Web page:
Petitioner, in arguing that there was no contingency with respect to its right to collect from the Sales Company during the years 1937 and 1938, states: "But petitioner voluntarily postponed the time of payment, for obvious business reasons, it wanted to contest the imposition of the tax itself." We think petitioner by its suit against the Collector sought to do more than merely postpone the time of payment. What it attempted to do and would have done if it had been successful was to extinguish the tax and consequently any liability on the part of the Sales Company.
Petitioner makes the specious argument that, after all, its protestation of the tax and suit for refund were voluntary acts on its part and could not affect the rights and obligations of the parties as fixed by contract. This argument means, in effect, that petitioner in 1937 and 1938 stated to the Collector, "This tax is unlawful, it is paid under protest and we will seek its refund." Now it argues that it had a right during the same years to assert to the Sales Company, "The tax imposed by the government is lawful and under our contract, you are now liable for its payment." There is inherent in this two-faced contention an inconsistency which we think impossible of resolution on any basis other than that the rights of the parties were contingent.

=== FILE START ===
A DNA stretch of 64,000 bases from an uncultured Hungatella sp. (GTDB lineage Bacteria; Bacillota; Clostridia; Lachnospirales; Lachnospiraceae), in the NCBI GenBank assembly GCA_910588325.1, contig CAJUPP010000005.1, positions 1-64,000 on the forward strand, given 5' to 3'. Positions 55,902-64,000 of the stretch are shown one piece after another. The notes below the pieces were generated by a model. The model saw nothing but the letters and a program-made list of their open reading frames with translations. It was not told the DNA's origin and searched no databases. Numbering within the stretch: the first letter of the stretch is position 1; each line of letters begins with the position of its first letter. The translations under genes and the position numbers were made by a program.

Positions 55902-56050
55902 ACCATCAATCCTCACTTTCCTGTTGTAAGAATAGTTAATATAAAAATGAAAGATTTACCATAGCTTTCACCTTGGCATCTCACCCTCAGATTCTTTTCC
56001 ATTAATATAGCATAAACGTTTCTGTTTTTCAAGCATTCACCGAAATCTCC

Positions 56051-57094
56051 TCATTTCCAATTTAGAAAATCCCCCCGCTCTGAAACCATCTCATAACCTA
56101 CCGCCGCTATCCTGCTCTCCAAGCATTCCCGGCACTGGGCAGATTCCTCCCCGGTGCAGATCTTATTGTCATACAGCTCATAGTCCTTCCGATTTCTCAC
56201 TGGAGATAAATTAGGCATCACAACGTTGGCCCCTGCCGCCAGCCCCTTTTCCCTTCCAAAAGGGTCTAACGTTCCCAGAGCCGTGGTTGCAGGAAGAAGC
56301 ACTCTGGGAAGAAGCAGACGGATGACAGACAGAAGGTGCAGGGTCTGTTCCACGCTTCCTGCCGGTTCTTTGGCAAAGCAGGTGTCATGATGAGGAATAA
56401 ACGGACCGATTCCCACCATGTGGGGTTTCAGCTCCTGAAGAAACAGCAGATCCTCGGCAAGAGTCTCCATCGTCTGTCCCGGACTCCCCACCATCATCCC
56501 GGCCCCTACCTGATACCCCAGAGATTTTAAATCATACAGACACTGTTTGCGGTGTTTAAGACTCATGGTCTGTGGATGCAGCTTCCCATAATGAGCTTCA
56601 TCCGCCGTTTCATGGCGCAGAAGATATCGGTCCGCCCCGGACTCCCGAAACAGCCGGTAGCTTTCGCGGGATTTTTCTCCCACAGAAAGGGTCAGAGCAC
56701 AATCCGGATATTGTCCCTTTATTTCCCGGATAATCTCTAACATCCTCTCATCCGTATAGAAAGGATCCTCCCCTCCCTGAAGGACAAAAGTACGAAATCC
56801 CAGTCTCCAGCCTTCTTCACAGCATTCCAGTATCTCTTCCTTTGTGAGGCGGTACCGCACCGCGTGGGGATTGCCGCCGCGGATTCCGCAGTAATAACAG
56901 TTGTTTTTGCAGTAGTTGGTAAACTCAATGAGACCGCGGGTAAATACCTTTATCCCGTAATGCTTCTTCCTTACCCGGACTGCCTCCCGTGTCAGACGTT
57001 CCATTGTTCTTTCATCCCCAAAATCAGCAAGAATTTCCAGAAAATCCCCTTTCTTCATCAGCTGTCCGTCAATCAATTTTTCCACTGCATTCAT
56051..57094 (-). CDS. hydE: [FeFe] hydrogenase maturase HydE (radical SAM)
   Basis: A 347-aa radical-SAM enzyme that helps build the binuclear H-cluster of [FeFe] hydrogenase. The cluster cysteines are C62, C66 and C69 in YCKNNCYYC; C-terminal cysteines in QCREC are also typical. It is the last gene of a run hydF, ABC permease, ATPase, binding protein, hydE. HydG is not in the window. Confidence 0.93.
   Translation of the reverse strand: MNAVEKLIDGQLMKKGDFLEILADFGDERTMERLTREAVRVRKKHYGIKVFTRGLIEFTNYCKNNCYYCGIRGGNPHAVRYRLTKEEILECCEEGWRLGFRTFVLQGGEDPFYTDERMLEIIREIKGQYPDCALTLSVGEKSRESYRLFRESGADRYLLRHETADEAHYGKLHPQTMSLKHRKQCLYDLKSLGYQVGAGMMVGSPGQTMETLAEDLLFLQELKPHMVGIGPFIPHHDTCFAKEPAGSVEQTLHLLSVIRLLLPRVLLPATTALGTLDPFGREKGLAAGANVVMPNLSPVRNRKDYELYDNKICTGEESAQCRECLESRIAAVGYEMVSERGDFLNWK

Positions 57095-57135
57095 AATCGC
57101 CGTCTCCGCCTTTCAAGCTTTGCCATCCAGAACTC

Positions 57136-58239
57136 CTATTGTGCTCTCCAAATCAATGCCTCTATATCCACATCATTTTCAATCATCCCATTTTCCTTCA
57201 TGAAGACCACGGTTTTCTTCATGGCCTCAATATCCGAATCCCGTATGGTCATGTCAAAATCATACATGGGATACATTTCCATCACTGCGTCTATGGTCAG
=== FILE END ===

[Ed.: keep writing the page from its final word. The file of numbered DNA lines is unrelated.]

Furthermore, the contingent nature of petitioner's claim against the Sales Company for the years 1937 and 1938 is emphasized by the treatment accorded such claims by each of the parties. While we do not regard this as conclusive of their legal rights, we think it is pertinent. The items were not accrued on taxpayer's books as income in any manner and neither were they accrued on the books of the Sales Company as items of liability. Taxpayer in its audit report for June 30, 1938 stated: "In the event Campana Corporation fails to recover from the Collector of Internal Revenue at Chicago the additionally assessed taxes and interest, it may have the right, under its contract with Campana Sales Company, to proceed against that Company for the recovery thereof." Likewise, the Sales Company in an audit report dated June 30, 1938 stated: "Campana Sales Company, under a contract with Campana Corporation, may become liable for an aggregate amount of $489,044.34 of Manufacturer's excise taxes additionally assessed against Campana Corporation by the United States Bureau of Internal Revenue for the period from July 1, 1933, to June 30, 1938 * * *." And, as already noted, petitioner in its tax returns for 1945, after its settlement with the Sales Company, reported the amounts received from the latter as income, and the Sales Company in its tax return for that year deducted the amounts which it paid to petitioner.
In our view, the issue presented was correctly decided by the Tax Court, and its decision is